Addressing Compost Issues

Published On: June 1, 2021Categories: Farming
Close-up of woman composting

As our opening year of Market Gardening gets close, we have already had to learn some hard lessons. It’s all well and great to plan and dream about this utopia you’re trying to build in the dead of winter when the realities of nature are out of your mind. Pests, invasive weeds, plants diseased, weather are all a reality far from mind and you can simply dream about how perfect it will all be. Well, then the growing season hits and you brace yourself for the, “oh! I wasn’t expecting that!”s. 

Weeds I’ve never seen have popped up, we were hit with a drought that had us scrambling to get out and water early every morning for hours on end, and then between the chickens and geese that’s a whole other set of challenges we’ve had to sort out.

Aside from the big weather challenges we have been dealing with, we also had a compost issue that has set us WAY back on our crops. The few things we had started early and we’re able to transplant into our no dig beds at the end of March, were simply not growing. More than that, they were nearly dying. Peas, greens and cabbages especially, were withering and outer leaves were turning brown and purple, a sign that something wasn’t right.

After further investigation, we tested our soil and found the PH of the beds we had laid out in the fall, was HIGHLY acid. The soil had a PH of 5 which is very acidic. Brassicas are especially vulnerable to high acid soil and were withering in the poor conditions.

Luckily This is easily remedied. An application of lime helped balance the soil. The compost we had used wasn’t bad, it just wasn’t great. Often large scale composters can’t guarantee the absence of things like herbicides that can contaminate compost, usually from manure from animals who have eaten contaminated grass/hay. It is incredibly common to treat hay fields with herbicides to kill weeds, but it often means these same chemicals get into the animals, and then into their manure, and eventually into compost. Peas are particularly sensitive to this so a great test is to try seeding some peas in some and see how they do.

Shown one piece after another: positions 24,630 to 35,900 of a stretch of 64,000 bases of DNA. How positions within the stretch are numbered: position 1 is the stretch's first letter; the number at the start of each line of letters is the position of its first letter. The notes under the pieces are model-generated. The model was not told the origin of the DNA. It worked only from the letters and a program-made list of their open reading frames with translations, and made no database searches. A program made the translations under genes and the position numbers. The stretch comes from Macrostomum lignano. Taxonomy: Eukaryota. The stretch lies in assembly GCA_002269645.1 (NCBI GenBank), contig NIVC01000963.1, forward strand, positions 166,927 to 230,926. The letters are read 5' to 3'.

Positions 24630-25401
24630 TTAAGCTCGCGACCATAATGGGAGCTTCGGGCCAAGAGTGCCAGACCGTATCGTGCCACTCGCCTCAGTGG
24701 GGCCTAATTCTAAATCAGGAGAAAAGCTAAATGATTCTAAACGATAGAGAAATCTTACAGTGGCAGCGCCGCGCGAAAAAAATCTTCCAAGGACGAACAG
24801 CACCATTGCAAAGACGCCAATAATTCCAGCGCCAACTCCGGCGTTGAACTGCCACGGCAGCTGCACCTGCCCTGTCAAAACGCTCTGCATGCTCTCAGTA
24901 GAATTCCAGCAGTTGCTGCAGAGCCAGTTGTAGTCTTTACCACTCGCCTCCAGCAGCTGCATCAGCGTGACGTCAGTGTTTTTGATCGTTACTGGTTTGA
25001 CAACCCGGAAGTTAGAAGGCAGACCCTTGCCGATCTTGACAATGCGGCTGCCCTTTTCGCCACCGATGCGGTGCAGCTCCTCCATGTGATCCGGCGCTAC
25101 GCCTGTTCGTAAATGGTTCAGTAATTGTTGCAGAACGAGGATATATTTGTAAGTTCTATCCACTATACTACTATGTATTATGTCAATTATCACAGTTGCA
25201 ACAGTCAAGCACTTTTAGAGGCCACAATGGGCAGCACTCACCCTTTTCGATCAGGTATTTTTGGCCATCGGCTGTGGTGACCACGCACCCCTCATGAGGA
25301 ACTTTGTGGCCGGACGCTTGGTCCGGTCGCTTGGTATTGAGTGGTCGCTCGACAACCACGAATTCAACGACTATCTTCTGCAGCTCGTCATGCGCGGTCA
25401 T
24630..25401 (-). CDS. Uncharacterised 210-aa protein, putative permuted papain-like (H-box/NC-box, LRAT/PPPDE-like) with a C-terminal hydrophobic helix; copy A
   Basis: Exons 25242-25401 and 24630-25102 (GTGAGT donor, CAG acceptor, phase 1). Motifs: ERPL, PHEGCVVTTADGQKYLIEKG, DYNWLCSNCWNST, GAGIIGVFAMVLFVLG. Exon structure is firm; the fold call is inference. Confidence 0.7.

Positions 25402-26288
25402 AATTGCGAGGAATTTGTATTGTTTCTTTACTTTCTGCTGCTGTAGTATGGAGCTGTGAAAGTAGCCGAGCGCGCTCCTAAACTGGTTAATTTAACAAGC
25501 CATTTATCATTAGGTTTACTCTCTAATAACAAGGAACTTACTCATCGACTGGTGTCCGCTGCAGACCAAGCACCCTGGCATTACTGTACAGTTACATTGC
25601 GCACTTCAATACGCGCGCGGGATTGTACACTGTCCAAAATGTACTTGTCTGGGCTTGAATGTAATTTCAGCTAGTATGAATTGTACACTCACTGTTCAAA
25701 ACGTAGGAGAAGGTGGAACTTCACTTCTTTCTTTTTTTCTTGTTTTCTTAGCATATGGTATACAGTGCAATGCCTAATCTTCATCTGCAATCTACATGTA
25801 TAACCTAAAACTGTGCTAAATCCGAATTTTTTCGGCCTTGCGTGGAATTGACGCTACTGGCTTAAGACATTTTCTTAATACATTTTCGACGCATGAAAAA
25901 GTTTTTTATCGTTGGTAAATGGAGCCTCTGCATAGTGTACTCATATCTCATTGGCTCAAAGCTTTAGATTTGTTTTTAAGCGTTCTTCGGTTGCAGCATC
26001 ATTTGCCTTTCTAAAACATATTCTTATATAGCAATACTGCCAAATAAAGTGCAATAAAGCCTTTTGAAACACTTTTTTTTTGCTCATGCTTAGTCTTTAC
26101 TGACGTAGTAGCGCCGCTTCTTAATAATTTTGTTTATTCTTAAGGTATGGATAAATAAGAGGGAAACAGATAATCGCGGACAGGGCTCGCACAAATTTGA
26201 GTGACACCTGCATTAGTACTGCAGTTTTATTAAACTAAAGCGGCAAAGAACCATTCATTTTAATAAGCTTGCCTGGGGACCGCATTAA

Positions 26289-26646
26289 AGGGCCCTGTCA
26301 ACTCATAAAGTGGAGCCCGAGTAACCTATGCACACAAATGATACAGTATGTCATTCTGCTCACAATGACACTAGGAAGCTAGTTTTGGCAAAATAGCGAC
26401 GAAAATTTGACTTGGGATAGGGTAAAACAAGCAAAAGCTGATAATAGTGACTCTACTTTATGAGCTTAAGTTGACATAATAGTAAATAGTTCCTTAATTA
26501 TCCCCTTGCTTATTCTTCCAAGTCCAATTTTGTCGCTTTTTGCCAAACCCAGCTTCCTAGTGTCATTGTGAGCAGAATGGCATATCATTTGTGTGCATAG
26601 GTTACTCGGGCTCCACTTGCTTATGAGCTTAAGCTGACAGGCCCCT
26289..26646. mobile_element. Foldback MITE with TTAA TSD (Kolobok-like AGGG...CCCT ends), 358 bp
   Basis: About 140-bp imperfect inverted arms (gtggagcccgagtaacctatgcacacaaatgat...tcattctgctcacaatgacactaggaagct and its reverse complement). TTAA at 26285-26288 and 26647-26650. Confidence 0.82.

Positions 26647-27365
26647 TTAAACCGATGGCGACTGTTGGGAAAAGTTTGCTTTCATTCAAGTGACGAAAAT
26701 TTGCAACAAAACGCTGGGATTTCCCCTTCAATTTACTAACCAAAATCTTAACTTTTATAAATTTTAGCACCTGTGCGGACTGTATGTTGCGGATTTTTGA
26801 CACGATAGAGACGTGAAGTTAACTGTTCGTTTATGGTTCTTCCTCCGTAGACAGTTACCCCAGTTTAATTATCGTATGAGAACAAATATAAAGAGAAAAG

We then added the following item scattered on top to help provide optimal nutrients for the plants:

  • Alfalfa a nitrogen fixer
  • Kelp Meal which is great for adding micro & macro-nutrients of nitrogen, phosphorus and potassium
  • Blood Meal which adds more nitrogen
  • Bone meal or Crushed Oysters add phosphorus and calcium

You can always over-do these things, so we simply scatter a handful of each to top dress the beds, (only adding about a tablespoon of blood meal per bed), use a large rake to gently scratch in, and then pre-water the beds. This provides perfect conditions for planting into.

We were also to get some great quality compost delivered to help remedy the beds as well. It tested a PH of 6.5 which is great for growing. It did bring to light the point that we really should be producing all of our own compost. This will ensure the quality and ‘cleanliness’ of our compost and thus, the health of our soil and our plants.

For more information on soil health, here are some great resources:

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